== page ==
Crawling our way out of the pandemic
This issue is being published in the midst of a global pandemic which has caused huge damage across the world, particularly to workers and the poor. The last issue of the South African Labour Bulletin spotlighted how different sectors of workers were affected by the Covid-19 lockdown.
Hopes were high that government’s promised R500bn relief package of support that it announced in April 2020 would cushion the effects of the devastating pandemic and reboot the economy. However, according to the Institute of Economic Justice’s (IEJ) Covid-19 Response, Policy Brief #4 it can be seen that by July 2021 (pp3-4), only R207bn, or 41% of this had materialised. The worst performer was in the job creation and protection area as well as the Credit Guarantee Scheme, two areas which are in dire need of support. Some of our stories tell us the effects of this failure.
Lulama Mali, from the Informal Street Traders Organisation tells us their members have received nothing from government during this hardship.
At a higher level Matthew Parks from COSATU outlines the frustrations and sometimes small advances made in government forums where government’s Economic Reconstruction and Recovery Programme (ERRP) and the Jobs Summit agreements are monitored while Trevor Shaku from SAFTU sees no hope in government’s plans likening them to those of “a mad man” who keeps “repeating the same strategy in the same environment but expect[s] different results”.
Government must bring vaccinators to taxi drivers at taxi ranks just like they did for other essential workers like doctors and nurses says Clement Doncabe of the Qina National Transport Workers.
Needless to say, other ongoing problems that were there before the Covid-19 pandemic remain. Khwezi Mabasa bemoans the continued staff challenges faced in the health sector while pointing out that Covid-19 has heightened the inequalities between public and private health care.
Little has changed for domestic workers says Amy Tekié. They still suffer under employers who disregard their rights.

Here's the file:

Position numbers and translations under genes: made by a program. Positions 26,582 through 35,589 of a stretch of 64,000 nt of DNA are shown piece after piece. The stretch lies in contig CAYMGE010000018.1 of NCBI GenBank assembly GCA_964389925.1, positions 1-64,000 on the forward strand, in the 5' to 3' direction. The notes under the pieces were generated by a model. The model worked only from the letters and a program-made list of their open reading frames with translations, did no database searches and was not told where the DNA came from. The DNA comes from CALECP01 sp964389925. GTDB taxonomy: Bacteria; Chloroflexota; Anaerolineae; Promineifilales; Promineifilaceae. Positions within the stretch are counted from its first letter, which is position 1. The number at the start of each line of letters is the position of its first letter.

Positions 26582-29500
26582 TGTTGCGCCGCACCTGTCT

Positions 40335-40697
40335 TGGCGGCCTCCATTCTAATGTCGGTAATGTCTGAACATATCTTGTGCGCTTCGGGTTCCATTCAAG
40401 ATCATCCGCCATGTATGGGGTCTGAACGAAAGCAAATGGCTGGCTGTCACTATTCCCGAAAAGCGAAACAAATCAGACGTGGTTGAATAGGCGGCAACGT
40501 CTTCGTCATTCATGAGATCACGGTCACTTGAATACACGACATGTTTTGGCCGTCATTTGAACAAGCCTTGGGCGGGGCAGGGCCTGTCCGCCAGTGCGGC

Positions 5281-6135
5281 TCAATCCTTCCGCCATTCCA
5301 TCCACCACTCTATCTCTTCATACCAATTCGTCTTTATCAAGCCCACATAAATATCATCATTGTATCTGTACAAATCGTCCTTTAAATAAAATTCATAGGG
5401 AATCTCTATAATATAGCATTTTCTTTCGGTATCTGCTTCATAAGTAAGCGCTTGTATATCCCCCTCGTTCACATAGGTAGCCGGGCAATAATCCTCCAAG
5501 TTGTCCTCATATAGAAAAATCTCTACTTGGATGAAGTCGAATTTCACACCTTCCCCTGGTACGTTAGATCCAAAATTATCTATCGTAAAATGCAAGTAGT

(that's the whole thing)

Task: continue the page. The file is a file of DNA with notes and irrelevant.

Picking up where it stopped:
The unrest and destruction that followed the imprisonment of Jacob Zuma [in July 2021] has complicated the economic recovery and made people poorer. If economic recovery is going to work, it must include a Basic Income Grant says Institute for Economic Justice’s Neil Coleman.
Jenny Grice reports on the views of a broad range of analysts on the July unrest. What needs doing to avoid a repeat of these events? What do you think?
Turning to the more positive aspects of recovery going forward, Thabiso Modise suggests possible ways in which the government’s Expanded Public Works Programmes could be improved to better workers’ chances of more permanent employment while agricultural worker Mmathapelo Thobejane explains the resilience of rural women in Limpopo who are improving their farming yields despite no help from nearby mines.
Partnerships on the youth front promise to bear fruit says Jenny Grice with ambitious plans to get youth employed by tinkering both with the supply-side and demand-side of the labour market but are they just good on paper? Let us know your experiences.
As far as trade union organisation during the time of Covid-19 goes, NUMSA’s Western Cape regional secretary, Vuyo Lufele, outlines how they’ve attempted to overcome organisational challenges of gathering mandates for centralised collective bargaining because of Covid-19.
Vanessa Pillaydetails how WhatsApp voice notes have brought hope and mobilisation to home-based workers in Uganda and South Africa in the face of Covid-19 restrictions and hardships.
SALB mourns the passing of community artist Drew (Andrew) Lindsay. Steve Faulkner remembers a remarkable soul.
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The next issue will tackle the issue of the Just Transition. Contributors are welcome to send ideas for articles or contributions to firstname.lastname@example.org or click here or post to our Facebook page https://www.facebook.com/LabourBulletinSA/
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Jenny Grice, Guest Editor
Sandra Hlungwani, Social Media Manager